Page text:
I have no problem saying a Spanish-dubbed 50 Sombras de Grey turned me on last night—though my learned vocabulary hadn’t yet covered “vaginal fisting”—but I don’t want to be conquered, or someone’s conquest, or even claimed, I don’t think. I don’t have the right language for the thing I’ve been feeling lately. It’s attraction, and intimacy, maybe; the word loaded comes to mind, as does potent, or ripe, though not mature. I understand it mostly as this strange desire to purge. Can I give you my writing? My drawing? My talking? Is it bringing you closer? This weekend there were so many things I had to keep myself from texting him. Thirty-four is Paloma’s lucky number, too. The colors in Ronda are incredible. Are you free tomorrow? I landed on what Simon from Belgium told me in the hostel in Sevilla: During the marathon of Marrakesh they give the runners oranges and dates at the checkpoints. Last night I got home and wrote down that I felt like a bowl of grapes. What does that mean? Purple and wet, and also dry? Tart, suede-skinned? Pluckable?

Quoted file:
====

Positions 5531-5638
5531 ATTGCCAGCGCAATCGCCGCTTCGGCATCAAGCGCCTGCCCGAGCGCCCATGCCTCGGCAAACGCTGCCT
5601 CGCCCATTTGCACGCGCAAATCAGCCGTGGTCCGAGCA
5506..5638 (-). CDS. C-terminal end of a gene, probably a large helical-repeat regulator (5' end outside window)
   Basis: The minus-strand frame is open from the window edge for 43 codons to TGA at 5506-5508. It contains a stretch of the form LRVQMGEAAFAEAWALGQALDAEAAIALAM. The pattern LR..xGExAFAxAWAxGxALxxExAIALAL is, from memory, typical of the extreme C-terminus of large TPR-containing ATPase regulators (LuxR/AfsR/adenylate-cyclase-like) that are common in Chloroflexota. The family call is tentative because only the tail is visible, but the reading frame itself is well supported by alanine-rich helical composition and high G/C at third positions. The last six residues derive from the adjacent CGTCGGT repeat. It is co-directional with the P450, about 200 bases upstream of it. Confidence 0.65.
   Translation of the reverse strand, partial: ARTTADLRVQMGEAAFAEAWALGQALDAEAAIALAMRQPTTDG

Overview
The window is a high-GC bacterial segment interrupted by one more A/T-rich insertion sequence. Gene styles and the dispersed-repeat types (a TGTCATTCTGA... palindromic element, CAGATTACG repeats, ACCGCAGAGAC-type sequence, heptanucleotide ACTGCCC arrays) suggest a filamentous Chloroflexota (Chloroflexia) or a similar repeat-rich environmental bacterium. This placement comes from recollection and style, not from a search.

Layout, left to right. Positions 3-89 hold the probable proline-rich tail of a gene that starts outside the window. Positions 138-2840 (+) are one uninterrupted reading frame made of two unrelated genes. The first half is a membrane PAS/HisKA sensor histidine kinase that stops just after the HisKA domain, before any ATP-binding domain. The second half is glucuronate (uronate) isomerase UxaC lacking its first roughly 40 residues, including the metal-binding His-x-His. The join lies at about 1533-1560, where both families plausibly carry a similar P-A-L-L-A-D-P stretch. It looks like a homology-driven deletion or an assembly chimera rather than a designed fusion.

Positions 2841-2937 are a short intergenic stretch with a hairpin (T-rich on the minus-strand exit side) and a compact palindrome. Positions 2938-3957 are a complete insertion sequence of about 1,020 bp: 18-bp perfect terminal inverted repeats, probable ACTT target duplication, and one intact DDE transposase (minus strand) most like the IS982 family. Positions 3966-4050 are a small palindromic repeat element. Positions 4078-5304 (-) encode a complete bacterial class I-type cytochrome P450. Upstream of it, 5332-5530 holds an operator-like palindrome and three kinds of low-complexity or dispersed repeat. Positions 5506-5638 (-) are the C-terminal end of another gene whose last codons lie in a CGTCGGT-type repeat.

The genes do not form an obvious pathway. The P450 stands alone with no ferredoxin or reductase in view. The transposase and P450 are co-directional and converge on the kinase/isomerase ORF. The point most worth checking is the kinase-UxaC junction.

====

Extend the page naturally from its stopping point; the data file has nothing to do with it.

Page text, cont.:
I don’t know, but now I’m touching my collarbone, and the question is how much he wants to see, and whether that will be more or less in an hour. How much of myself can I give to you? How much will you take?